Ugh, this is so sad.
Firefighters who responded on 9/11 during that horrible, tragic day, have a higher risk of cancer according to a new study:
Male firefighters who were exposed to toxic dust and smoke from the 9/11 attacks on New York's World Trade Center have a 19 percent higher risk of getting cancer of all kinds than colleagues who were not exposed, U.S. researchers said on Thursday.
Luckily though, this is not saying, "You're going to get cancer." This means an increased risk. So there are things that these firefighters can do to try and prevent it, but it's now a tougher prevention:
"For those who were down there and do not have cancer, this is not an epidemic, but it is an increased risk. So the most important thing to do is enroll in an active cancer prevention and screening program."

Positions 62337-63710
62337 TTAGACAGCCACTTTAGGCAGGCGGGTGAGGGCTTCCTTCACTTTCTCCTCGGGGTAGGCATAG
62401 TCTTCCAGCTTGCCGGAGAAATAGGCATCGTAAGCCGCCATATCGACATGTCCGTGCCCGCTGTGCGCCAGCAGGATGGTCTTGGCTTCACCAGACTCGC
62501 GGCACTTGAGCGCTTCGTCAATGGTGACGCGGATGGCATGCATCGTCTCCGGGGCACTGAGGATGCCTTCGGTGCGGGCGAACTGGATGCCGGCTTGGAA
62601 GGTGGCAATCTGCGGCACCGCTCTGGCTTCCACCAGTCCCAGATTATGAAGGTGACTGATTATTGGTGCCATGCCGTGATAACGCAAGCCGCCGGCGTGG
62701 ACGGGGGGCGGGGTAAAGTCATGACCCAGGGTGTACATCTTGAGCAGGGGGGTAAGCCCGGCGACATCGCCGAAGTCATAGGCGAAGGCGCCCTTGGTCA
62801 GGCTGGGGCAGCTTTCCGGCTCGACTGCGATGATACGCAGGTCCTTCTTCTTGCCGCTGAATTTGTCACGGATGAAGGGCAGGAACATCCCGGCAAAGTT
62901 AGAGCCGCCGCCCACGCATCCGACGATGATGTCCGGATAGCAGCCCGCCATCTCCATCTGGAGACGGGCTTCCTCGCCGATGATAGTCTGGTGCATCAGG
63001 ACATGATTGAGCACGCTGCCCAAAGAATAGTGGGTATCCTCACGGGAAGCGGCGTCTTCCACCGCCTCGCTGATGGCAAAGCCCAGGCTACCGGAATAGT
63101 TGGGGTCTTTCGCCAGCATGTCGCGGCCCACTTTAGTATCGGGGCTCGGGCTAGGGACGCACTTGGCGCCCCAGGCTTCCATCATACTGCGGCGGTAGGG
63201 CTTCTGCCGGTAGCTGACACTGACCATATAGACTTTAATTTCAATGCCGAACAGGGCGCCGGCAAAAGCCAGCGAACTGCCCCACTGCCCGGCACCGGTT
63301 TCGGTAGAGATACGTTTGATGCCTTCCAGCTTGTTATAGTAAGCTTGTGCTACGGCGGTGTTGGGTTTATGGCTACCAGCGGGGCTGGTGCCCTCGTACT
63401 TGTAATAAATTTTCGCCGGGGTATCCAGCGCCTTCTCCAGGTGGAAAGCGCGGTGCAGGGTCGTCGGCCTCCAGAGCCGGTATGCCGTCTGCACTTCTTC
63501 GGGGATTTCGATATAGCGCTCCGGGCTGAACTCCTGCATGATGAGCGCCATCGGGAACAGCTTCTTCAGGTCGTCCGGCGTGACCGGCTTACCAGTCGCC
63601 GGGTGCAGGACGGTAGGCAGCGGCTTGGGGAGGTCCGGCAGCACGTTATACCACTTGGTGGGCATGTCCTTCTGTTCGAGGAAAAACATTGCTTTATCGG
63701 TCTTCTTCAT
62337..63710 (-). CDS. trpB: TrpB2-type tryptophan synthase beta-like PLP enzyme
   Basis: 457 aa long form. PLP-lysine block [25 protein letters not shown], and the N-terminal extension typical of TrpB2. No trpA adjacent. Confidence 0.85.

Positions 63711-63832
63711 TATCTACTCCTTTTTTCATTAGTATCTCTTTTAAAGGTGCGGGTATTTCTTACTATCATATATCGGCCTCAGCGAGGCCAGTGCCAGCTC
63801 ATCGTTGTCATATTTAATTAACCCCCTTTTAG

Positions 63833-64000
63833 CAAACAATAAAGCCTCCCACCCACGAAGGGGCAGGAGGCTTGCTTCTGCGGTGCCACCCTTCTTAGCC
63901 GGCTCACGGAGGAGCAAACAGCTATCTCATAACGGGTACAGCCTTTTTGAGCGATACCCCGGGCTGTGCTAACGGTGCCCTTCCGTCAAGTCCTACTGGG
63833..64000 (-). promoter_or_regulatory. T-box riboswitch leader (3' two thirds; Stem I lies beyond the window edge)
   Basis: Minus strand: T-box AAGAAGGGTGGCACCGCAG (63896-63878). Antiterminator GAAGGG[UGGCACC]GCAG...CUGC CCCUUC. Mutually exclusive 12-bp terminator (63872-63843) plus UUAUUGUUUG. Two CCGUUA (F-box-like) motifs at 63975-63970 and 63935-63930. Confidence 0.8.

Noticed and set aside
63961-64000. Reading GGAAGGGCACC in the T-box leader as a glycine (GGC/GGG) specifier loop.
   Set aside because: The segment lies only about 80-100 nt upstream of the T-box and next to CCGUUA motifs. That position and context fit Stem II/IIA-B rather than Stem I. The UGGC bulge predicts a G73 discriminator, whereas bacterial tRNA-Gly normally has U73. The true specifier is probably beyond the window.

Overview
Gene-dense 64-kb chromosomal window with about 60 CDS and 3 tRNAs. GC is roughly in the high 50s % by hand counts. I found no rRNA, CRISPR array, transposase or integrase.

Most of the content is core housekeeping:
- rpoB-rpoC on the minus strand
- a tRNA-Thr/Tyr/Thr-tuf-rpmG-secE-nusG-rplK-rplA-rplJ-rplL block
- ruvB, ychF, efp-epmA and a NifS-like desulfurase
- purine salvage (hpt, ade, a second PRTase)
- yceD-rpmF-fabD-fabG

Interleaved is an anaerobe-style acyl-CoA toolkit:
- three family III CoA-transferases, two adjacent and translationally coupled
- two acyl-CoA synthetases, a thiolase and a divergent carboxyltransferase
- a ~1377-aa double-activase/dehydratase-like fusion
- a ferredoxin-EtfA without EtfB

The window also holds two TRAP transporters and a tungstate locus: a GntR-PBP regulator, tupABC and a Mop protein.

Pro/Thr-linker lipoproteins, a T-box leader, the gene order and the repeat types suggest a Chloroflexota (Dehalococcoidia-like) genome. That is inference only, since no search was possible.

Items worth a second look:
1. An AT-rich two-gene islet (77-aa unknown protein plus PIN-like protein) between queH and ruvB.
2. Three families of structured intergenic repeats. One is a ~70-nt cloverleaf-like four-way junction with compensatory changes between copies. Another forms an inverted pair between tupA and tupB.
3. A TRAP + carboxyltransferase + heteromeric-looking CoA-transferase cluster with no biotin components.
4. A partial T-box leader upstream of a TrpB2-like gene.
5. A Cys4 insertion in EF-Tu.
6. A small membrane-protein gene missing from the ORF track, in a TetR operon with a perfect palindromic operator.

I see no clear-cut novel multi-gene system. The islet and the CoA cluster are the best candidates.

For firefighters and others who were exposed and have not yet developed cancer, Prezant advised lifestyle changes that can cut cancer risk — quitting smoking, limiting alcohol use, getting regular exercise and maintaining a healthy weight.
Unfortunately, cancer is not yet covered under the 9/11 Health and Compassion Act, like asthma and some respiratory diseases are. But this new study is a step in the right direction in getting these deserving heroes the treatment they deserve.
And boy do they deserve it.
We thank each and every one of them for their heroism and sacrifice during that horrible time.
[Image via AP Images.]
Tags: 9-11, alcohol, cancer, disease, firefighter, lifestyle, new study, new york, researchers, sad, september 11th, smoking, study, treatment